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Preparing for the Housing Market’s Next Shift

Danny Jasper
Nov 13, 2015
As interest rates sank to ultra-low levels after the housing bust, the mortgage industry has become more dependent to an extent on refinance business from clients seeking to save money and cut interest payments

As interest rates sank to ultra-low levels after the housing bust, the mortgage industry has become more dependent to an extent on refinance business from clients seeking to save money and cut interest payments. And, while industry experts predicted a lower volume or refinancing business in 2015, banks and mortgage lenders are still profiting from small waves of refinancing opportunities. However, don’t over rely on refinancing to continue to support volume. To be successful in the future, mortgage lenders will need to refocus their business efforts on driving purchase volumes higher.

While a decline in refinance volume may be challenging, the good news for your business is that as the housing market and general economic conditions continue to improve, first-time homebuyers, move-up households and vacation buyers are finding themselves in a position where they are willing and able to buy homes.

For the last two years, prognosticators have forecasted this shift from a refinance-dominated market to a purchase-driven one, and the normalizing of home price growth, increased rates, record-high rents and the improving economy are helping to bring this prediction to a reality.

Higher rates may entice lenders to think outside the box
But, it’s the anticipated rate increase that will serve as one of the major catalysts for a purchase-dominated market. After almost a decade long ultra-low interest rate environment, if rates increase only slightly, the number of people who can benefit from a refinance will dwindle considerably.

As rates began to rally, expect to see more lenders start to think outside of the box with their lending products. Once-conservative lenders will begin to lower their margins and increase their risk tolerance in an effort to keep volumes up and cast a wider borrower net. The Federal Housing Administration (FHA), along with Fannie Mae and Freddie Mac, have already started to do this with recent guideline changes targeted around more affordable lending products.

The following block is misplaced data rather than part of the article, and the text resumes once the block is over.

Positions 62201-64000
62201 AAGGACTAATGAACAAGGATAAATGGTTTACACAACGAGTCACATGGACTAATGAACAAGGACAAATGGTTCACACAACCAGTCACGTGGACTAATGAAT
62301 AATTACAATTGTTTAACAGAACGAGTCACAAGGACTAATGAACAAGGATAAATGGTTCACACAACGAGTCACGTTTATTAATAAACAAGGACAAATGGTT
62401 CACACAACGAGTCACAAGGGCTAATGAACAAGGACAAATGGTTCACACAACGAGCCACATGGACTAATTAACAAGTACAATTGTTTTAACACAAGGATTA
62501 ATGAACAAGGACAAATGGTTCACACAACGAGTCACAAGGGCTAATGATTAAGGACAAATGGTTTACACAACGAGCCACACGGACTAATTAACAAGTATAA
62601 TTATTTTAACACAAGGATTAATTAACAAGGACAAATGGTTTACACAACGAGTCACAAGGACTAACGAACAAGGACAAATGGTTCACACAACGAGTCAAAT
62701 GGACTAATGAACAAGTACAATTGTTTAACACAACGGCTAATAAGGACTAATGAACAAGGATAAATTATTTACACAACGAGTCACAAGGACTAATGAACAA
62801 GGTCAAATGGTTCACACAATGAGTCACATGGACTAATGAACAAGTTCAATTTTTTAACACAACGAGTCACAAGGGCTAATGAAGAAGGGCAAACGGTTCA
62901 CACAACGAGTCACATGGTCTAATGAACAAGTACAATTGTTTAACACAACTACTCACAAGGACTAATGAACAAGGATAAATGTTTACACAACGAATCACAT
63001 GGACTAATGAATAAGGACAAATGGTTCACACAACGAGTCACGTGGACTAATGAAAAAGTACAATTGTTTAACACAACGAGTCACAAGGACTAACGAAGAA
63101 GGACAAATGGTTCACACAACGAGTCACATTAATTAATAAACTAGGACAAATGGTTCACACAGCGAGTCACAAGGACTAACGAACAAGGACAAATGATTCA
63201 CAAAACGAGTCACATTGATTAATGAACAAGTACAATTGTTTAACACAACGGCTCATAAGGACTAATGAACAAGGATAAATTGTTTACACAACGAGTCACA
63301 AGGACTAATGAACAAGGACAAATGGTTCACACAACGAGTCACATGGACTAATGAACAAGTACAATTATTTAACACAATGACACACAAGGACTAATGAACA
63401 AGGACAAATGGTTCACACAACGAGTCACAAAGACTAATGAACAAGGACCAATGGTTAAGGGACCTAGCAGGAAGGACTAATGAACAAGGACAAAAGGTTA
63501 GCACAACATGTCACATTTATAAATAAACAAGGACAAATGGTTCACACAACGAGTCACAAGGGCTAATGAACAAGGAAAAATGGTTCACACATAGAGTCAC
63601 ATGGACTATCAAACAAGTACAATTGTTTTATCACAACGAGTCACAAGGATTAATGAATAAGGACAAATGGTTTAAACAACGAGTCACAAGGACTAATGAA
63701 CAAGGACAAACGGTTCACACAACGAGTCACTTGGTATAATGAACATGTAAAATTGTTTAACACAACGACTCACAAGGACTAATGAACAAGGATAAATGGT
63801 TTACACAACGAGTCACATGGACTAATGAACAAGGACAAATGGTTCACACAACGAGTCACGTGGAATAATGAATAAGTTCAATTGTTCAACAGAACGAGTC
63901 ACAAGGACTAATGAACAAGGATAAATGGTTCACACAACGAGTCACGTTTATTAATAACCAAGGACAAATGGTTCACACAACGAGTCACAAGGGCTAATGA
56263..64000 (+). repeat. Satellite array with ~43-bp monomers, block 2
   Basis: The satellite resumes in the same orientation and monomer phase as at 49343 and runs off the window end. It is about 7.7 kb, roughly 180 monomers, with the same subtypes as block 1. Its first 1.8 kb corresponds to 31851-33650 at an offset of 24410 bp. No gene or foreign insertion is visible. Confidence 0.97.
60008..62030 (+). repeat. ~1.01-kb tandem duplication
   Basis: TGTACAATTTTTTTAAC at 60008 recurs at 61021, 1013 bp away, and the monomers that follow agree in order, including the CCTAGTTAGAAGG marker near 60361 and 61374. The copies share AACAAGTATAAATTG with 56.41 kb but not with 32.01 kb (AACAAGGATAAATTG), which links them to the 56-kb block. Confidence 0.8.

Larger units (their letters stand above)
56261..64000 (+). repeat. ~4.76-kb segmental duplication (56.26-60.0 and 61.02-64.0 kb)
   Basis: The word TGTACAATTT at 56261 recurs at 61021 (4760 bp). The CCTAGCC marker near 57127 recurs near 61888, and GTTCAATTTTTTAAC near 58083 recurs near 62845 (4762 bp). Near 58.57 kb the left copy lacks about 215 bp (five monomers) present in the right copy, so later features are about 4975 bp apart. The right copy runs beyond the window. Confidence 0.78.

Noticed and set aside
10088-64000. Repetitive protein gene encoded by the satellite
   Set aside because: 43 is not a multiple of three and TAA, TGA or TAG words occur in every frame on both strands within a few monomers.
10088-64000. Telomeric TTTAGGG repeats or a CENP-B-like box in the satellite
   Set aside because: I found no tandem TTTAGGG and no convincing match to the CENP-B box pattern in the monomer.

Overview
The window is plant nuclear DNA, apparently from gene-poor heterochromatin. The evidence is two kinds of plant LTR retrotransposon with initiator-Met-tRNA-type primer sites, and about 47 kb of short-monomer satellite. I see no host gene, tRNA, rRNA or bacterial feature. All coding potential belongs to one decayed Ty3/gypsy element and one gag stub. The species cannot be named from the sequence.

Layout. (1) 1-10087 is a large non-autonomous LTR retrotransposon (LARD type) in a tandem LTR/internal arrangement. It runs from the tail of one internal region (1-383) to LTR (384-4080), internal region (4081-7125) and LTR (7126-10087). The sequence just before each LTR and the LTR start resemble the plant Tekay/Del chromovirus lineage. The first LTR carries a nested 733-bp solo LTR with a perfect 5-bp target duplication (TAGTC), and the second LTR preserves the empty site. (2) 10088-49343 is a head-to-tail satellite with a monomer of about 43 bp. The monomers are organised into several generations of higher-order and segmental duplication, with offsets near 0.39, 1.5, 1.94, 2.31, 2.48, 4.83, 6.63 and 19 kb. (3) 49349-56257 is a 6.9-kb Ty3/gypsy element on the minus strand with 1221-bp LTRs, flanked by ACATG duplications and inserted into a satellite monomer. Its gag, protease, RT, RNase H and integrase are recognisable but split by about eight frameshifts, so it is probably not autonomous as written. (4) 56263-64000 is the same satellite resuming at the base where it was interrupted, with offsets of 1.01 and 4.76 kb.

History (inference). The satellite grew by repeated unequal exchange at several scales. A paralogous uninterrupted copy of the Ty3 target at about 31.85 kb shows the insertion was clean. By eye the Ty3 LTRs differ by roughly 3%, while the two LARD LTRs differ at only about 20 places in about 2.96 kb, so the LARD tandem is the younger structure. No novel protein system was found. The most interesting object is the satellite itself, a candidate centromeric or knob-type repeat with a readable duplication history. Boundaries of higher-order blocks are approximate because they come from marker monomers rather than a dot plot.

Have the proper checks and balances
No matter what products you currently have available on your lending platform, it is imperative to have the right operational processes in place to fully evaluate and understand the risks involved. Make sure you’re prepared by ensuring you have the proper underwriting tools, overlays and other checks and balances in place.

For example, at Castle & Cooke Mortgage, we originate FHA loans for borrowers with a FICO score as low as 580 under some circumstances. However, we do have stipulations clients must meet, such as requiring the borrower to have six months reserves, no more than 150 percent payment shock and one year in the same line of employment, all of which signify a borrower with lower default risks than their credit score would indicate.

Expanding credit can be a double-edged sword. After years of being in a reactive environment, expanding access to mortgages is something the industry needs to prepare for with the upcoming increase in new purchase volume. Although lending standards were not strict enough prior to the housing crisis, we are now in one of the tightest credit markets in over a decade. Understanding there is a medium ground between having liberal lending standards and being too conservative is key to responsible and sensible lending in the upcoming market shift.



Danny Jasper is senior vice president of Capital Markets for Castle & Cooke Mortgage LLC, one of the nation’s leading independent mortgage lenders with 38 locations. He leverages more than a decade of experience in investment, research and analysis to expand Castle & Cooke Mortgage’s market share and oversee its pricing analysis.



This article originally appeared in the October 2015 print edition of National Mortgage Professional Magazine. 

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